Original Article

Patient Acceptance of Primary Care Behavioral Health in a Resident Obstetrics and Gynecology Clinic

Authors: Dung Dang, MD, Jennifer Salcedo, MD, MPH


Objectives: Primary care behavioral health (PCBH) is a patient care model in which a behavioral health consultant (BHC) works alongside the primary care provider to address behavioral components of health conditions. PCBH is well received in the primary care setting; however, little is known about acceptability of the service among prenatal patients. The study was designed to explore the acceptability of PCBH among pregnant patients in a resident obstetrics and gynecology clinic.

Methods: A survey designed to assess different components of acceptability was administered to eligible pregnant patients who received prenatal care at the resident obstetrics and gynecology clinic.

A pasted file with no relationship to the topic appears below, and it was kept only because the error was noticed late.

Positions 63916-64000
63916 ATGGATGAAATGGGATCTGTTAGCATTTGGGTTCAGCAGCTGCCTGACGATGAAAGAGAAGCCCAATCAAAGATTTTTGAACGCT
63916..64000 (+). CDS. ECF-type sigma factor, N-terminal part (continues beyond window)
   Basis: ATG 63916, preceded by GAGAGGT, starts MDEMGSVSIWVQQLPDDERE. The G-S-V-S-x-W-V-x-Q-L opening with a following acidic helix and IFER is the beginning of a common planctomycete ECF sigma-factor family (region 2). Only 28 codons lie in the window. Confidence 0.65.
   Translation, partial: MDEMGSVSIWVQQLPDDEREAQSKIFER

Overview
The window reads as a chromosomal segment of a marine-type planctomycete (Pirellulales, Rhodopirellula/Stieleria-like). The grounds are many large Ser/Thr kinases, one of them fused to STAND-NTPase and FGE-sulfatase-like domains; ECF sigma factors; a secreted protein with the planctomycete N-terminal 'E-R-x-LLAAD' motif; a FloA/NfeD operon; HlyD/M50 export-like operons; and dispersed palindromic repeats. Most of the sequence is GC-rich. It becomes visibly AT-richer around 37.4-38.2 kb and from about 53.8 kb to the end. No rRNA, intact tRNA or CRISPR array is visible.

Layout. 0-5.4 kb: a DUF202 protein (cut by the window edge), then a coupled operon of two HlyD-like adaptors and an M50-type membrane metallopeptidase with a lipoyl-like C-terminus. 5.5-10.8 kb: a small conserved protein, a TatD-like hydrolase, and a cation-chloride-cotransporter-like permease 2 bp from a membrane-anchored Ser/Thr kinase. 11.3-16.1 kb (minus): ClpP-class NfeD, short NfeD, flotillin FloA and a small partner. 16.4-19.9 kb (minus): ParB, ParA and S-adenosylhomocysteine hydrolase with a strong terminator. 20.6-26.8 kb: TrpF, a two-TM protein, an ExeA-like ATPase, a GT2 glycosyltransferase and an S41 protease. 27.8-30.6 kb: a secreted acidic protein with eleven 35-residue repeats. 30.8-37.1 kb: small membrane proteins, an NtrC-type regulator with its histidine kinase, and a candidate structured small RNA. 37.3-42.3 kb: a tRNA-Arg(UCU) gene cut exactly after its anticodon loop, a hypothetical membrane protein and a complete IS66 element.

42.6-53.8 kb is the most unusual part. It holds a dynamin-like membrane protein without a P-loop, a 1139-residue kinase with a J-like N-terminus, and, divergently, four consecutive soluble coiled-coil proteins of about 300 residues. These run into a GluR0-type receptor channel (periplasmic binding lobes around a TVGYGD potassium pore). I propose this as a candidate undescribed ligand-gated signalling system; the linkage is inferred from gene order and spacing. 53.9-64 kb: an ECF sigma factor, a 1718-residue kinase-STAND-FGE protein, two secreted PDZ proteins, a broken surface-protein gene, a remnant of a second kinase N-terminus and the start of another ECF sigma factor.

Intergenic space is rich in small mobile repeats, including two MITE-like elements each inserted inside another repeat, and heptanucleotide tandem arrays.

Results: The majority of patients wanted to receive education on pregnancy-relevant topics from the BHC: healthy weight gain (68.4%), healthy eating (70.4%), healthy exercise (73.5%), and mood disorders (63.3%). The majority of participants wanted help from the BHC in managing coexisting conditions affecting pregnancy: stress (63.3%), depression (75.5%), or anxiety (73%). The majority of patients (55.6%) preferred to work with a BHC for mental health concerns rather than an outside psychiatrist or counselor. PCBH service was perceived to be easy to understand (78%). Barriers to engaging in the PCBH service included time (41.4%), lack of perceived need (13.8%), unavailability (6.9%), and others (13.8%). Despite the perceived benefit, there was an implication of stigma among prenatal patients seeking PCBH or mental health care.

Conclusions: Overall, the PCBH model had high acceptability among a prenatal care population in a resident obstetrics and gynecology clinic and offers potential to improve prenatal outcomes.

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